Migration of a Kirschner wire to the heart in a Yorkshire Terrier
ABSTRACT A 12-year-old, male Yorkshire terrier was presented for acute pulmonary oedema. Thoracic radiographs showed a linear metallic foreign body within the cardiac silhouette. Echocardiogram showed a hyperechoic line extending through the left ventricle, the mitral valve, leading into the left atrium. A 4 cm long Kirschner wire was surgically removed by left fourth thoracotomy. The dog died two days after surgery for acute pulmonary oedema. Necropsy showed thrombi on the mitral leaflets that impeded their movement.
Article: Intracardiac foreign body in a dog.[Show abstract] [Hide abstract]
ABSTRACT: A dog that was referred to the University of Florida Veterinary Medical Center was discovered to have a bamboo skewer within the right atrium and right ventricle, traversing the tricuspid valve. The skewer was ingested approximately four months prior to referral and was partially removed via gastrotomy. The presenting complaint at the time of referral included coagulopathy, anemia and leukocytosis. A linear, hyperechoic structure was identified in the right heart during an echocardiogram. The foreign body was suspected to be a portion of the skewer that the patient had previously ingested. Cardiopulmonary bypass was performed and the foreign body was removed successfully. Complications following surgery included the development of tricuspid valve and ventricular wall thrombi, atrial flutter and amiodarone toxicity. Many indications have been described in the veterinary literature for cardiopulmonary bypass. However, to the best of the authors' knowledge, successful removal of an intracardiac foreign body with cardiopulmonary bypass has not been reported in a veterinary patient. This represents a new indication for cardiopulmonary bypass in veterinary medicine.Journal of veterinary cardiology: the official journal of the European Society of Veterinary Cardiology 06/2009; 11(1):53-8. DOI:10.1016/j.jvc.2009.03.002
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ABSTRACT: A 5-year-old male cat is presented for weakness and fatigue. Clinical examination revealed dyspnoea and pain on thoracic palpation. Radiography and echocardiography showed the presence of an intracardiac metallic foreign body (lead rifle pellet). The pellet was located in the interventricular septum at the level of the tricuspid valve. Definitive treatment was not possible but the cat is currently free of symptoms. To the author's knowledge, this is the first description of an intracardiac foreign body in a cat.Pratique Médicale et Chirurgicale de l Animal de Compagnie 07/2010; 45(3):89-92. DOI:10.1016/j.anicom.2010.07.002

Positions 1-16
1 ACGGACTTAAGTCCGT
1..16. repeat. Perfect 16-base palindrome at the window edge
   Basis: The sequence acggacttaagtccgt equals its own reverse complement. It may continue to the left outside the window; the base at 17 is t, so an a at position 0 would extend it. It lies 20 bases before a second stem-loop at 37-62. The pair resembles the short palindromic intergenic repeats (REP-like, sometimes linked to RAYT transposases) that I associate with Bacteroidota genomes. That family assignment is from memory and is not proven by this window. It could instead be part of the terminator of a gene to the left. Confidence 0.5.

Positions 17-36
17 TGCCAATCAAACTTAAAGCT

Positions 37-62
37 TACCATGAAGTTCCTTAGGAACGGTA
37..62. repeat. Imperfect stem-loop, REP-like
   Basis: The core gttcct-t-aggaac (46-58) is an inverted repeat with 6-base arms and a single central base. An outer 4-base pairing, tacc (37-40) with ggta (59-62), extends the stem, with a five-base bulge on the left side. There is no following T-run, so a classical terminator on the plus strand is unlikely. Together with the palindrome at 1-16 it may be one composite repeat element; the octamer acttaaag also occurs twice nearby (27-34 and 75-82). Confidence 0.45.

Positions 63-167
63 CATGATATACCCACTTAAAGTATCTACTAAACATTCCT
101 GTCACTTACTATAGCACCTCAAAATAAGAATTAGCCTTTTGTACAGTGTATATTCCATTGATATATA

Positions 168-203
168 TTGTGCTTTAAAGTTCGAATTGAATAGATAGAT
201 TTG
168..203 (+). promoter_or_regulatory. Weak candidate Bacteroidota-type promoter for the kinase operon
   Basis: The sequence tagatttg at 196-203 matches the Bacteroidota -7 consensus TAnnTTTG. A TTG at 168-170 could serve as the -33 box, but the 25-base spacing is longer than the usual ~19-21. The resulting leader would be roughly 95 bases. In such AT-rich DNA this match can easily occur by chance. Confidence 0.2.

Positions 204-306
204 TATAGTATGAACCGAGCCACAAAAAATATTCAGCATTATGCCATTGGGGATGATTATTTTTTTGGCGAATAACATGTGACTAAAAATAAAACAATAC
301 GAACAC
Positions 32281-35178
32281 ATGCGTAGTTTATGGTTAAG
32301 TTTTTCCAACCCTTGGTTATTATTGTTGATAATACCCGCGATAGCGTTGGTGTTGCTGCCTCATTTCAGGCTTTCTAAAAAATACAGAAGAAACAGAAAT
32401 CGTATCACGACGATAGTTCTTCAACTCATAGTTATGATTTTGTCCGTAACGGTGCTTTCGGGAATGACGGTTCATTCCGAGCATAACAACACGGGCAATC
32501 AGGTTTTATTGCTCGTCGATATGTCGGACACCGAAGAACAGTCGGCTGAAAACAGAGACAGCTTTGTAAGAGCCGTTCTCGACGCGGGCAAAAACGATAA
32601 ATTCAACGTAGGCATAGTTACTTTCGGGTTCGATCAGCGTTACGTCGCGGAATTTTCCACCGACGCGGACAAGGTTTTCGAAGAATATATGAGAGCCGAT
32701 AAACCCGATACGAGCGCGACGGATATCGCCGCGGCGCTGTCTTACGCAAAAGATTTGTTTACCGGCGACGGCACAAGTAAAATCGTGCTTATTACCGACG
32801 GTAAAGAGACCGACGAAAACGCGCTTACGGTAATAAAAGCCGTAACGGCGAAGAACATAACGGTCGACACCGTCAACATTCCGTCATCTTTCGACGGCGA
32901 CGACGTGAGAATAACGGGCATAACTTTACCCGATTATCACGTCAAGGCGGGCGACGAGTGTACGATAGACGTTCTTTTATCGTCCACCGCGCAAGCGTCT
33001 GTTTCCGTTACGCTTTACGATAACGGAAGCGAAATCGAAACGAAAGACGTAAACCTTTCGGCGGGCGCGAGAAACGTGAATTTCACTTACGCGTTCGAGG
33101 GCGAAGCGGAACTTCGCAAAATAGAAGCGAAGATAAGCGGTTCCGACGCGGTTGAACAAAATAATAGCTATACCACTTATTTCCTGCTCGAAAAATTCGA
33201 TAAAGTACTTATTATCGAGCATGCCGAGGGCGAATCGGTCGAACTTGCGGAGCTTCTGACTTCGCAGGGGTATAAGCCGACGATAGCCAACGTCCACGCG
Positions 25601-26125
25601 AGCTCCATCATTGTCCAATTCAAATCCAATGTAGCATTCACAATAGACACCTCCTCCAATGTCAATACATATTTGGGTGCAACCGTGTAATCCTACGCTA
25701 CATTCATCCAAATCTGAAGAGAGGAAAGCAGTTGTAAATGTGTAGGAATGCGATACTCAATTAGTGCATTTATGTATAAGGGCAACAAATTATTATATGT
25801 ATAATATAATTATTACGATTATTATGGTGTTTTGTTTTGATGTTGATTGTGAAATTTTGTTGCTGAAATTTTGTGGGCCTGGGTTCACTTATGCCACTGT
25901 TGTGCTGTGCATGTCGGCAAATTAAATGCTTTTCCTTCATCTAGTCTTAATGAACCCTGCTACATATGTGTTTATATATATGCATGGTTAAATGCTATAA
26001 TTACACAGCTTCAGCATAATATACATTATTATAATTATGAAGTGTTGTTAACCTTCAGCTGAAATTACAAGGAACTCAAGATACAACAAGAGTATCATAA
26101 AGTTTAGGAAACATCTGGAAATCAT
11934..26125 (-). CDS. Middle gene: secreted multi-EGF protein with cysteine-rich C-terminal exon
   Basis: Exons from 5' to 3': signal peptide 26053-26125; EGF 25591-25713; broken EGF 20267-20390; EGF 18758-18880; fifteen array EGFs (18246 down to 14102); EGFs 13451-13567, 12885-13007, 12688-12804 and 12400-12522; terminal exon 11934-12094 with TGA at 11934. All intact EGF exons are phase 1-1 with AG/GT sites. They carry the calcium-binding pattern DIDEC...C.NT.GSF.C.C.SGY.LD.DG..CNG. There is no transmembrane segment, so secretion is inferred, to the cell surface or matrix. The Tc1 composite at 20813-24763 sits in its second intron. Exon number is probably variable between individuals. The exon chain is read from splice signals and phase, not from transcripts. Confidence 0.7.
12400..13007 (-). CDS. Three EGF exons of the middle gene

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ABSTRACT: Objectives To assess the impact of stabilization method on the complication rate after lateral humeral condylar fracture (LHCF) repair.Study DesignRetrospective multicenter clinical cohort study.AnimalsDogs (n = 151) with LHCF.Methods Medical records (2004–2012) were reviewed for dogs that had surgical repair of LHCF. Data retrieved included signalment, cause of fracture, evidence of incomplete ossification of the humeral condyle, occurrence of postoperative complications, presence of supracondylar comminution preoperatively, and persistence of an intracondylar fissure postoperatively. Outcome was assessed based on the most recent data available and graded as excellent, good, fair, or poor.ResultsLHCF (n = 135) were evaluated in 132 dogs; 61 fractures were stabilized using a transcondylar screw and supracondylar K-wire, 13 using a transcondylar screw and supracondylar screw, and 61 using a transcondylar screw and lateral epicondylar plate. Major complications were significantly (P = .01) more common after stabilization using a transcondylar screw and supracondylar K-wire (28%) than in dogs where a supracondylar screw or lateral epicondylar plate were used (11%). Cases that had postoperative complications were significantly (P = .02) more likely to have a poor outcome.ConclusionsLHCF stabilized using a transcondylar screw and supracondylar K-wire are more likely to have major complications resulting in a poorer outcome than cases stabilized using a supracondylar screw or lateral epicondylar plate.Veterinary Surgery 09/2014; 44(2). DOI:10.1111/j.1532-950X.2014.12276.x · 0.99 Impact Factor